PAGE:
French Ambassador Describes What He's Watching For On Biden's 1st Trip Overseas
MARY LOUISE KELLY, HOST:
The U.S. and the U.K. are signing a new Atlantic Charter today outlining common values, signaling a renewal of the special relationship between the two nations. President Biden is in the U.K. today, Day 2 of a carefully choreographed trip to make the case that America is back, rejoining, recommitting to international alliances after four years of Trump and America first. After Britain, Biden heads to Brussels to meet with NATO leaders, EU leaders, what Biden calls like-minded democracies - among them, France.
Philippe Etienne is France's ambassador to Washington, and he's on the line now to discuss what France will be watching for on this, Biden's first overseas trip as president. Ambassador, welcome back to ALL THINGS CONSIDERED.
PHILIPPE ETIENNE: Oh, thank you. Thank you very much, Mary Louise, for having me, and especially today, since yesterday, we have opened France to American citizens. So it's a good opportunity.
KELLY: You're referring to the pandemic restrictions being lifted. So Americans are now welcomed back to France.
ETIENNE: Yeah. And also to the fact that vaccination in France, in Europe in general, is really very successful, like in the U.S.
KELLY: Yes, I know that France - you're now at about 20%, was the latest number I just saw - 20% of the population there fully vaccinated. I'm sure that I speak for many Americans in saying we will look forward to our next - to being able to get on a flight and going to visit.
Let me turn you to travel of a more presidential nature and to the broader relationship. I opened by mentioning Biden is signing this charter today, the renewal of the special relationship with the United Kingdom. What about the relationship with France? In the nearly five months since Biden became President Biden, has there been a shift?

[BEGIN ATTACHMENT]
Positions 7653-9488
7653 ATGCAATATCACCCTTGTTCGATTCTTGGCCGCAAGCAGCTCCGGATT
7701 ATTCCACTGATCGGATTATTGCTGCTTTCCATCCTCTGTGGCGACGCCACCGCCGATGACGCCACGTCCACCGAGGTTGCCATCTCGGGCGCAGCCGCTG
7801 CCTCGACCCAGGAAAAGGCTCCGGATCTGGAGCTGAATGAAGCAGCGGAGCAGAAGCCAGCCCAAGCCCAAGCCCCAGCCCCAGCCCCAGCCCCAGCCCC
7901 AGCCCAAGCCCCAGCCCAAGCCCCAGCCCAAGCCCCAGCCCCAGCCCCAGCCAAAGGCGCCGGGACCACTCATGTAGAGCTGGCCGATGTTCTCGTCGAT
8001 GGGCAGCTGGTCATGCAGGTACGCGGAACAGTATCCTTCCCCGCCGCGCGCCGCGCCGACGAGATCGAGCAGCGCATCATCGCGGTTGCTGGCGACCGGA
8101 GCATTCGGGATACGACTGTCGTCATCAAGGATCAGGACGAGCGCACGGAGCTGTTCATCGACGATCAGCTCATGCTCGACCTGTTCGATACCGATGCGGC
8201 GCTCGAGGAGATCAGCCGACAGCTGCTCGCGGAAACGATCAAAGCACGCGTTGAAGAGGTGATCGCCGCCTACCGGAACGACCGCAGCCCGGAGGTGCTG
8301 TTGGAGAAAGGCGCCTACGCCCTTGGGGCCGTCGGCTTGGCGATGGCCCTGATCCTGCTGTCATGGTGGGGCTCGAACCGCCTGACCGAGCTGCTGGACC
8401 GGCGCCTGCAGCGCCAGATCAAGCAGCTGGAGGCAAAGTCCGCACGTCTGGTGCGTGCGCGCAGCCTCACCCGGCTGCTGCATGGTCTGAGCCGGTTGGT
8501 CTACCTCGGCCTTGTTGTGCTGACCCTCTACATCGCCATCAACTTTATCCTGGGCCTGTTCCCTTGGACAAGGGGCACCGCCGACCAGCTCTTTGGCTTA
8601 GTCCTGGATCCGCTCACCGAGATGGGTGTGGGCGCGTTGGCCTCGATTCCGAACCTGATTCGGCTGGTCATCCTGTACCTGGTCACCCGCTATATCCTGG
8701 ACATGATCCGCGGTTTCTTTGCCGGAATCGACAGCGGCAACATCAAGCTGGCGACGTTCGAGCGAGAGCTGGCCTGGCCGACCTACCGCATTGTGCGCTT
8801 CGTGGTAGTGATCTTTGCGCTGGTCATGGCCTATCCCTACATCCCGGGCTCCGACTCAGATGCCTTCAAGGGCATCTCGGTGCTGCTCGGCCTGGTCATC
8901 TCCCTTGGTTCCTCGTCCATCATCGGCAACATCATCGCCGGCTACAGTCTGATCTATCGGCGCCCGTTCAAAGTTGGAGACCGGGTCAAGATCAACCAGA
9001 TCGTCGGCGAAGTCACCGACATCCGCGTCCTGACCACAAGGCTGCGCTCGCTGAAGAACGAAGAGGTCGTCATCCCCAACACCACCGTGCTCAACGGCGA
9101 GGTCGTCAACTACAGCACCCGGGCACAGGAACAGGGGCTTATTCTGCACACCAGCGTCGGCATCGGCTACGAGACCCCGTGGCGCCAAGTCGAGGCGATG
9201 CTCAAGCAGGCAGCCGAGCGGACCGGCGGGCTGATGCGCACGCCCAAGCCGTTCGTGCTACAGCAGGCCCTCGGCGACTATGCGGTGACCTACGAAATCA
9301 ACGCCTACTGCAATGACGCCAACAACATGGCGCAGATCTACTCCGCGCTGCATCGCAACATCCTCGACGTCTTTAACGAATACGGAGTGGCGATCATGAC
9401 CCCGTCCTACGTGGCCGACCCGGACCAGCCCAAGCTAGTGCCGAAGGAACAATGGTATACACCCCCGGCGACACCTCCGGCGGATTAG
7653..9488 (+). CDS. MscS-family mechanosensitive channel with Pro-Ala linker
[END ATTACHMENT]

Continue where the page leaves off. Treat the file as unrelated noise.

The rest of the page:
ETIENNE: Well, France is the oldest ally, so the relationship is increasing. We have a very, very good and even thriving economic partnership. But also politically, indeed, things are moving on, and we have a lot of commonalities which will be exposed during the upcoming summits.
KELLY: Well, let me follow on the politics. And I'm asking because France has seen firsthand the U.S. threatening to pull out of NATO, pulling out of the Paris climate accord, pulling out of the Iran nuclear deal. Do you feel you now have a reliable partner in the U.S.?
ETIENNE: We can do very much, and we will do very much. For instance, one priority is the vaccination of the world against the virus.
KELLY: Working together on the pandemic - but I do wonder if you are hedging your bets in any way because you must be looking ahead and saying, OK, four years from now, you could have a new U.S. president who will rip up everything that President Biden is agreeing to right now.
ETIENNE: As you signaled, U.S. is back into the Paris climate agreement. It is an important example because now we can lay very solid foundations which will last, I am sure, whatever the result of elections will be in the coming years.
KELLY: You mentioned the G-7 meetings, which are happening in Britain, and then, of course, the NATO meetings to follow in Brussels. And I want to ask about the alliance because it is not only former President Trump who has raised questions about the alliance. Your president, President Macron, declared NATO brain-dead not so long ago. How would you describe NATO today? Coming back to life?
ETIENNE: Well, first, I want to draw your attention to the fact that there is a third summit, which is a summit between the United States and the European Union, also in Brussels, like NATO. And the two have a link because the EU is a more and more reliable partner and including in all fields related to security, which is not only defense, but also all things linked to our sovereignty, to our security worldwide. And yes, my president said before the last NATO summit in London that we had to work very much to re-establish a political cohesion inside NATO allies. We had had some...